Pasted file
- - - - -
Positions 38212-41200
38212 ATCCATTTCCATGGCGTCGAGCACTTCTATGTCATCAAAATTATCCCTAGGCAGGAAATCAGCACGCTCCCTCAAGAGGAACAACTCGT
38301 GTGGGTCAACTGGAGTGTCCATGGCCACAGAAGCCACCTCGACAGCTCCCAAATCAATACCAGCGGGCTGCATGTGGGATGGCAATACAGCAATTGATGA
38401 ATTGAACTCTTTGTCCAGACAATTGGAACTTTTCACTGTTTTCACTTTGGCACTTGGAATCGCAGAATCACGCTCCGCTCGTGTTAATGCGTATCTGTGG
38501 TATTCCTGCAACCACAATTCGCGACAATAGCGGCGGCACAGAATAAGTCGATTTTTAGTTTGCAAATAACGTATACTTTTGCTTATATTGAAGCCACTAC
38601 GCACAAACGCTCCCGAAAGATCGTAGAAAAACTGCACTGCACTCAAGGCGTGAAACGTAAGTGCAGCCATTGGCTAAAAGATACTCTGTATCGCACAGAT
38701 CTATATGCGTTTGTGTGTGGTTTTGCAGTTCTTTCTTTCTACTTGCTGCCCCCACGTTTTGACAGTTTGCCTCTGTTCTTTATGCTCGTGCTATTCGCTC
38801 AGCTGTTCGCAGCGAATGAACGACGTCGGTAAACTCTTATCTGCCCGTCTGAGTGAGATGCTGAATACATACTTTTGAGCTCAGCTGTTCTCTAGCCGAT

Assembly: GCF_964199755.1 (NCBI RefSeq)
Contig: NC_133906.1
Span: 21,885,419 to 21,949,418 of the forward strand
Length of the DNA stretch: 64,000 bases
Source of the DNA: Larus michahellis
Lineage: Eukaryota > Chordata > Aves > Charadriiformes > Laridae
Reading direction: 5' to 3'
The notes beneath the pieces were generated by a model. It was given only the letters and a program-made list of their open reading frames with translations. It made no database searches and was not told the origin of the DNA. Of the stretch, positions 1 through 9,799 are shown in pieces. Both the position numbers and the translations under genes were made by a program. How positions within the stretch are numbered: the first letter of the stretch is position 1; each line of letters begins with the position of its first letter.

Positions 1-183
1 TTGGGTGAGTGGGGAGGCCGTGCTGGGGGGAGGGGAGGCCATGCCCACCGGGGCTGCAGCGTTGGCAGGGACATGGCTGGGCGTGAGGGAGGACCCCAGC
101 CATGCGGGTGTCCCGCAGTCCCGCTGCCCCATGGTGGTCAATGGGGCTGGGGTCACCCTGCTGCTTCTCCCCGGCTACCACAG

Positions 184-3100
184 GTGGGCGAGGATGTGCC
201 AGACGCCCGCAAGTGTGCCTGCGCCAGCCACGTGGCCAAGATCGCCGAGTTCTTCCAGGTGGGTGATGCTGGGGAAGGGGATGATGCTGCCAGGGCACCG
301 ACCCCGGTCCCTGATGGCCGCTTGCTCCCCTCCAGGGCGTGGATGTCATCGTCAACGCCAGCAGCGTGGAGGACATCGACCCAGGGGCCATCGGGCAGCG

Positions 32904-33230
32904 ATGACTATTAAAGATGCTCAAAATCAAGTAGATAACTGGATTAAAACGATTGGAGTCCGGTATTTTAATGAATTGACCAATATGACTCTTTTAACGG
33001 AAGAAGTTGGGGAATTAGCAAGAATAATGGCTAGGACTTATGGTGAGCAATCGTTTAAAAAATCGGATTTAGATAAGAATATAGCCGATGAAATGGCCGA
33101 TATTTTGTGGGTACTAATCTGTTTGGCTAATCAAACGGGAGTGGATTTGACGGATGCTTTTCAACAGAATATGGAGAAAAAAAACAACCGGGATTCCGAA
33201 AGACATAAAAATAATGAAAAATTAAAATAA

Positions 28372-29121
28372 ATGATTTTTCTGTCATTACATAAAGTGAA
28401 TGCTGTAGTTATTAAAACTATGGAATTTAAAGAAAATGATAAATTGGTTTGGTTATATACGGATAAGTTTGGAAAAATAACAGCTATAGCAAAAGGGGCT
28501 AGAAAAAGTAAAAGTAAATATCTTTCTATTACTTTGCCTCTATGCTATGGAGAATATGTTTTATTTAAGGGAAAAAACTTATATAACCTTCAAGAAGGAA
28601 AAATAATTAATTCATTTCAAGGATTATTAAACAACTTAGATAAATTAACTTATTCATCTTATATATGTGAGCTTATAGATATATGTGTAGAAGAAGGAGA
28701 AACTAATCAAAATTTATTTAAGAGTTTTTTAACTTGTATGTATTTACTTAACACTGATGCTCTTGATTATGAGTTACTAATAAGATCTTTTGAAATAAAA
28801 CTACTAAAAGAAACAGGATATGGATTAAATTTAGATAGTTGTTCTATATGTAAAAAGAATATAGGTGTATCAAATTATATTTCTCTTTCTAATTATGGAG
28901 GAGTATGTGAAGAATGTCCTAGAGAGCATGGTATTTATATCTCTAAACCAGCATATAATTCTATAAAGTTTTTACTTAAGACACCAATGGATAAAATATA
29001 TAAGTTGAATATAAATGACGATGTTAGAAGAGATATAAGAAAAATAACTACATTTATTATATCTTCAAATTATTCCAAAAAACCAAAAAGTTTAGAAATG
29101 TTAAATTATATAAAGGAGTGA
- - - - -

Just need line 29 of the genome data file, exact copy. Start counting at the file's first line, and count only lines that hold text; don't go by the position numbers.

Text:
Positions 28372-29121